Then, it concluded, “This undeniably shows that beneficial interest in PLDT is not with the non-voting preferred shares (mostly owned by Filipinos) but with the common shares (mostly owned by aliens), blatantly violating the constitutional requirement of 60 percent… Filipino beneficial ownership in a public utility… In short, Filipinos hold less than 60 percent of the voting stock, and earn less than 60 percent of the dividends of PLDT.” (bold types in original)
The uninitiated in business may find the foregoing discussion logical. But I respectfully submit that it is neither legal nor logical. It is not legal because the Constitution does not speak of dividends. Nowhere does it talk of how much each kind of shares should earn. The Charter speaks only of the ownership or “effective control” of the “capital” of a corporation engaged in public utilities, not of “beneficial ownership.”
It is not logical because it ignored the market value of the shares and their rate of returns. The decision itself noted that “the PLDT common shares with a par value of P5.00 have a current stock market value of P2,328.00 per share, while PLDT preferred shares with a par value of P10.00 per share have a current stock market value ranging from… P10.92 to P11.06 per share.”
However, it failed to use this critical information in computing the actual and real financial benefits. Look, on the basis of the facts given by the majority, an investor needs about P11.00 to buy a PLDT preferred share, which would earn P1.00. Here, the rate of return on the investment is nine percent. On the other hand, to acquire a common share, an investor must pay P2,328 yet earn only P70 or only about three percent.
On this basis, preferred shares earn three times more than the common shares. So, it is neither logical nor correct to say that “beneficial ownership” in PLDT rests with foreigners just because they hold more common shares than Filipinos.
Not Determinative of Real Value
Clearly, the par values of shares are not determinative of their real worth or earning potential. Investors buy shares from the company or from the stock market, depending on their appetite for risks, not on the shares’ par values. Conservatives want preferred shares because they are less risky and their earnings, like bank deposits, are fixed. The adventurous choose common shares because they could potentially be worth much more. Or much less, if the company flops.
While common shares may yield smaller dividends, they can – in time – increase their market value. Sometimes, a company strikes oil, or perfects its high tech products. When this happens, the market value of common shares exponentially grows while the yields of preferred shares remain fixed.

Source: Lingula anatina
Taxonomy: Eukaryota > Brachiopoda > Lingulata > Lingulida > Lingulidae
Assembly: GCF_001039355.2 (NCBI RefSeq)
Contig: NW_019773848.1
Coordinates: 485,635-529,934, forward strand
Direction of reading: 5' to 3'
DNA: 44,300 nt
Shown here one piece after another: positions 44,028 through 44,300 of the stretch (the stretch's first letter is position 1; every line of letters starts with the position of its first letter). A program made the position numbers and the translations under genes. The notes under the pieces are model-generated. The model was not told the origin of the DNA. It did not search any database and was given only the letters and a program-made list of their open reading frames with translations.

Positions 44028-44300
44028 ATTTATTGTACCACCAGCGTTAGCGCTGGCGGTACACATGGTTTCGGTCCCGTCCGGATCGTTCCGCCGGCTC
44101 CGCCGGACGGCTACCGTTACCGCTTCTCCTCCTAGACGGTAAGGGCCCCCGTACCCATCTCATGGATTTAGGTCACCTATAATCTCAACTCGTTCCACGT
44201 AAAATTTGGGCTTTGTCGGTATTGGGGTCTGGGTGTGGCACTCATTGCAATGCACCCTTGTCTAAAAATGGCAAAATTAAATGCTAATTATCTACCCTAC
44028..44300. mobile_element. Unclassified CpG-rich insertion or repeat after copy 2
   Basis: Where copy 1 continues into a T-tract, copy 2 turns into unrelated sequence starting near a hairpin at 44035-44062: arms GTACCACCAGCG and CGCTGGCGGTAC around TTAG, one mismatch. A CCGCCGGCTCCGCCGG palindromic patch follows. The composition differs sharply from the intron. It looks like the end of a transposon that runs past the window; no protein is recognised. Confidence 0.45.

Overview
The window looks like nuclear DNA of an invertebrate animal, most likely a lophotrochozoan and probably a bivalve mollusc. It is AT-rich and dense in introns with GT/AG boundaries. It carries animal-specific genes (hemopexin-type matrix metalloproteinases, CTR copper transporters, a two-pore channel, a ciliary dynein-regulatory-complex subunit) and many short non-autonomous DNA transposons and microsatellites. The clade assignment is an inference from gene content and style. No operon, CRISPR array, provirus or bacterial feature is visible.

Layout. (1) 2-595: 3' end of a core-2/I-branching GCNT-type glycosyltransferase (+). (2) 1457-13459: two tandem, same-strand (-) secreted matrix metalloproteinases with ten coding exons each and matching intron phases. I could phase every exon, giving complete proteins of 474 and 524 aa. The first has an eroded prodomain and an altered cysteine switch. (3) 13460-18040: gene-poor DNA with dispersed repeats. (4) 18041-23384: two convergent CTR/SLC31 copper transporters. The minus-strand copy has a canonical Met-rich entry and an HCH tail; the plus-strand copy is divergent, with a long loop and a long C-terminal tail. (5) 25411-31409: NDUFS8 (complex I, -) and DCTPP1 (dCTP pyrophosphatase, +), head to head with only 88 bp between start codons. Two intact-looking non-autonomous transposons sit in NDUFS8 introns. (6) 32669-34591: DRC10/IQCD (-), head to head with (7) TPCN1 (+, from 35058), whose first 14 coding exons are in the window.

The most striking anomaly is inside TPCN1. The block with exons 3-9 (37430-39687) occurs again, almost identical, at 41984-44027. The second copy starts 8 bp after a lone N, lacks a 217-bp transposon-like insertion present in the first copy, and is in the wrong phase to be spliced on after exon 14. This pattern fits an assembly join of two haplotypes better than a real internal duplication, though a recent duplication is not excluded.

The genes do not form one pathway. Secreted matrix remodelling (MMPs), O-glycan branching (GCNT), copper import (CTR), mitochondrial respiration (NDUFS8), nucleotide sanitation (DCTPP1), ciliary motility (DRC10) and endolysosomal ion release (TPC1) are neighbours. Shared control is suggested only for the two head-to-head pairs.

A classic example of exponential growth is Microsoft, which made Bill Gates the richest American almost overnight. Another example. In 2001, PLDT’s net income was about P3.4 billion; its common shares had a market price of P417. Then, led by Manuel V. Pangilinan and his gung ho Filipino management team, it expanded into the high-risk but high-reward wireless digital cell phone technology. In just four years, in 2005, its net income exponentially soared ten times to P34 billion. And kept growing since then. In 2010, its net income was P40 billion and its common shares’ market price rose to P2,554.
Of course, in bad times, common shares could collapse and reduce billionaires to paupers, as has happened here in 1997, and in the US in 2008. To recall, in 1997, the Asian financial crisis hit Thailand first and then spread everywhere. Because of this, the real estate business in the Philippines collapsed. The foray of Metro Pacific Holdings into Fort Bonifacio – led also by Manuel V. Pangilinan – failed and almost bankrupted the company. We are also familiar with the financial crisis in 2008 that started in the United States and resulted in the bankruptcy of several heretofore financial untouchables like Lehman Brothers, Merrill Lynch, American International Group (AIG) and Washington Mutual, the largest savings and loan association in the United States.
But then, that’s what business is all about. It is about taking and managing risks, not about legislating profits or promulgating decisions awarding economic benefits. It is not for the faint-hearted or for jurists to intrude into unnecessarily and imprudently.
In sum, the majority’s theoretical requirement that 60 percent of all financial benefits in a public utility must go to Filipinos regardless of how much they invested is totally unfair and blatantly ignores the most fundamental tenets of investments. Under this absurd thesis, no foreigner will invest in our country. For the most basic rule in a free market economy is that investors share in the profits and other benefits of an enterprise based on the amount they invested and the risk they assumed.
Maraming salamat po. I am now ready for your questions.